The bill approved by the Senate health panel has a public health insurance option and mandates for employers and individuals. Approved along strict party lines, it does not deal with the controversial question of financing health care reform, the details of which are being negotiated more slowly by the Senate Finance Committee.

Enzi, the ranking Republican on the health committee, said the committee should scrap the bill and start over to agree to a bipartisan measure that could gain support from Republicans. Anything less, he said, would ultimately be rejected by the country. Republicans have also decried an expansion of Medicaid envisioned by Democrats. They say the real financial brunt of such an expansion would fall on the states, which share the cost.

"Based on everything the president has promised and said he wanted in a health care reform bill, I don't see how he could ever sign this bill," Enzi said. "The HELP Democrats' plan makes a mockery of the president's promises."

Grassley told ABC News' Jake Tapper he hopes the proposal to pay for health care reform that comes out of his panel will be bipartisan.

"I would think the Democrats would want it to be a bipartisan bill, I would think the president would." said Grassley, R-Iowa. "I want to make sure that public isn't skeptical about what we're doing, and I think they're gonna be very skeptical if you pass something with just Democrat votes."

Echoing remarks made by some of his GOP colleagues, Grassley said a public option plan would "be very harmful" to the country, especially rural areas.

"What's eventually going to be bad about a government-run health insurance program is that the government's gonna be setting rates," he told ABC News. "And when you set rates like we have a record of doing in Medicare, 80 percent of what costs are, you're going to very much limit health care through the unavailability of health care professionals."

It's not just Republican opposition that Obama and Democrats have to worry about. The White House had hoped for support from a broad coalition of health industry groups. But that coalition is falling apart, in part due to a proposal to hit insurance companies with a new tax. Even some fiscally conservative Senate Blue Dog Democrats have reservations about the sleuth of new taxes.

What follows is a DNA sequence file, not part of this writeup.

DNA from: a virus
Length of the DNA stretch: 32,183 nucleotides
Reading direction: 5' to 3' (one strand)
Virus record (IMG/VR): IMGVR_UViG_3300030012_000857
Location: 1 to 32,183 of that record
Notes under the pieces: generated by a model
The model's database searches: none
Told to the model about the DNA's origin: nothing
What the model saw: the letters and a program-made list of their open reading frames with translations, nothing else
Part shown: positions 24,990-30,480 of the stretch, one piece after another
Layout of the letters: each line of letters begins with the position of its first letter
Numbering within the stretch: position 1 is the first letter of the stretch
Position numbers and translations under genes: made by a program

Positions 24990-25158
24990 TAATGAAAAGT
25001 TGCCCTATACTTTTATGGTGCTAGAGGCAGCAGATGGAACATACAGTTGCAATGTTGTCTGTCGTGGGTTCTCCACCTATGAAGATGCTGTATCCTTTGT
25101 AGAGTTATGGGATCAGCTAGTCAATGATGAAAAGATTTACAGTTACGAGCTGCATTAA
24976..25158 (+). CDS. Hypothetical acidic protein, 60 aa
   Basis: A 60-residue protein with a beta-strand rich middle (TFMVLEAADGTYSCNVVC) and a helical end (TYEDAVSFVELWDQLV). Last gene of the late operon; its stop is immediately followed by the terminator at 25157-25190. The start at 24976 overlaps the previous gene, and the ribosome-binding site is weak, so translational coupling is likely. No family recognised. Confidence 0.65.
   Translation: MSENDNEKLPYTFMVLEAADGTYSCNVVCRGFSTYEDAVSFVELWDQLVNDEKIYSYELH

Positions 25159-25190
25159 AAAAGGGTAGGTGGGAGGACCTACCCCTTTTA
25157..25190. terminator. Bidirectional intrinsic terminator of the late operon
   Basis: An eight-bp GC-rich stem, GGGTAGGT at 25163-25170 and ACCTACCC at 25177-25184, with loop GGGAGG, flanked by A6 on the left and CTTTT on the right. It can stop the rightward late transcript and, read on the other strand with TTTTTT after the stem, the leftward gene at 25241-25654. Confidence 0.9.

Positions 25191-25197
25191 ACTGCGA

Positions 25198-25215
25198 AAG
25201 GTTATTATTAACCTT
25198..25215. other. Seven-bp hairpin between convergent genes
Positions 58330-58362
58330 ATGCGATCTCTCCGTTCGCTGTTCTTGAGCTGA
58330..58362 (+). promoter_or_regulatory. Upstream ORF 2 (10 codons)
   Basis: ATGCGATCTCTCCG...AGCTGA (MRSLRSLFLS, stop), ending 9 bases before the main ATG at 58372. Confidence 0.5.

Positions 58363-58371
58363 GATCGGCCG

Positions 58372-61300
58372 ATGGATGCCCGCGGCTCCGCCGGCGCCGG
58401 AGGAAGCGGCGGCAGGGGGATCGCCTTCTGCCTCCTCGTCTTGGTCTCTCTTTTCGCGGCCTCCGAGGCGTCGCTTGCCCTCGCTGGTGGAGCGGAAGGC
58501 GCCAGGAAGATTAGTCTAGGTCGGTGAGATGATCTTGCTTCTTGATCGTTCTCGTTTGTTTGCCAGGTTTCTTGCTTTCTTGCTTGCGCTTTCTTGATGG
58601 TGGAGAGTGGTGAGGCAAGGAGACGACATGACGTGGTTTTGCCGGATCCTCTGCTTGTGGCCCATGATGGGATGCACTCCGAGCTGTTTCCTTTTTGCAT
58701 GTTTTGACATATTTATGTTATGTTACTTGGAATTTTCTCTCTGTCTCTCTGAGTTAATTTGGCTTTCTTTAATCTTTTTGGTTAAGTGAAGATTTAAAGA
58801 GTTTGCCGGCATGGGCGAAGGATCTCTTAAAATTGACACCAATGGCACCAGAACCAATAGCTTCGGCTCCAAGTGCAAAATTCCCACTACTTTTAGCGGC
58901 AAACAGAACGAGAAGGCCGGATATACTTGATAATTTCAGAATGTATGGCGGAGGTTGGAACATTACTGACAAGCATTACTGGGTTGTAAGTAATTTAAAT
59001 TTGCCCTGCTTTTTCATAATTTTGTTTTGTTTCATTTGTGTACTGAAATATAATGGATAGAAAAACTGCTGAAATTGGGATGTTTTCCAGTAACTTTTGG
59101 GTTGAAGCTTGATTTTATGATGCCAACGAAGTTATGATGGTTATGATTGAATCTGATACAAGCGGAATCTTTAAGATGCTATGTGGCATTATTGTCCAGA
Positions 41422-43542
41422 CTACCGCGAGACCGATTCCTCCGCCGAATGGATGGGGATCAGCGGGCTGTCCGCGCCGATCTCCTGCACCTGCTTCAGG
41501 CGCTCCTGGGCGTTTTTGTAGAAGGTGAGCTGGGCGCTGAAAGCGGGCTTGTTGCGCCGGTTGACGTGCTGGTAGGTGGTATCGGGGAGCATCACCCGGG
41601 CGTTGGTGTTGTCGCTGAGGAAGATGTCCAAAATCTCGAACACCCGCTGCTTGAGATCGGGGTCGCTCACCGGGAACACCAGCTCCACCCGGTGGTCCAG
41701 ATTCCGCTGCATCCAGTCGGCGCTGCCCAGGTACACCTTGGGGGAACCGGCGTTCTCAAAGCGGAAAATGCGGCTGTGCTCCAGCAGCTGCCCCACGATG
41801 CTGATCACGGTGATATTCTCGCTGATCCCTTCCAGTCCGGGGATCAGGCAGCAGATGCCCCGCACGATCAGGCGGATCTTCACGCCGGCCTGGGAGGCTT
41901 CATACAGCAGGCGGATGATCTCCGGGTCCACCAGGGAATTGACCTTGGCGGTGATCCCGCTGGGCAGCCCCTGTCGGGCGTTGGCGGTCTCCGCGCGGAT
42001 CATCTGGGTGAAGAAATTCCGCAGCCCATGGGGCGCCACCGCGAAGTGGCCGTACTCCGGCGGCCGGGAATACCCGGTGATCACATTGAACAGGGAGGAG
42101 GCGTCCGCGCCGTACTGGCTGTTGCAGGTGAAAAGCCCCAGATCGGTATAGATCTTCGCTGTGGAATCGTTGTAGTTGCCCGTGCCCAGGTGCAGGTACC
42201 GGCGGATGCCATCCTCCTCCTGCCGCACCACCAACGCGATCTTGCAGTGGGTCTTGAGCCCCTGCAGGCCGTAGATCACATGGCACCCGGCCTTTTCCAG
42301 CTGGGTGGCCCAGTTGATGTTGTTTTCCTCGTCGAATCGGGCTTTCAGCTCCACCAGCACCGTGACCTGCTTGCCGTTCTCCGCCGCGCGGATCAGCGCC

"The tax increases on small businesses and upper income people is worrisome because you don't want to hurt job creation at a time like this," said Jim Cooper, D-Tenn. "It's actually an eight percent tax on small business jobs, which is worrisome."

Rep. Mike Ross, D-Ark., who chairs the Blue Dogs' health care task force, said he wants to see significant changes to protect small businesses and rural providers and contain costs before he and his colleagues could vote for it.

"We cannot support the current bill," he said.

To help pay for the health care plan, ABC News has learned Senate Democrats are considering new taxes on health insurance and pharmaceutical companies. The new taxes could bring in more than $100 billion, but were hotly opposed by the health industry.

Senate Democrats are also considering a new tax on soft drinks of 3 to 10 cents per can and a 1.5 percent increase in capital gains and dividends taxes.

The House bill proposes slapping a new surtax of up to 5.4 percent on those with incomes of more than $400,000 a year to help pay for the plan.

ABC News' Jake Tapper contributed to this report.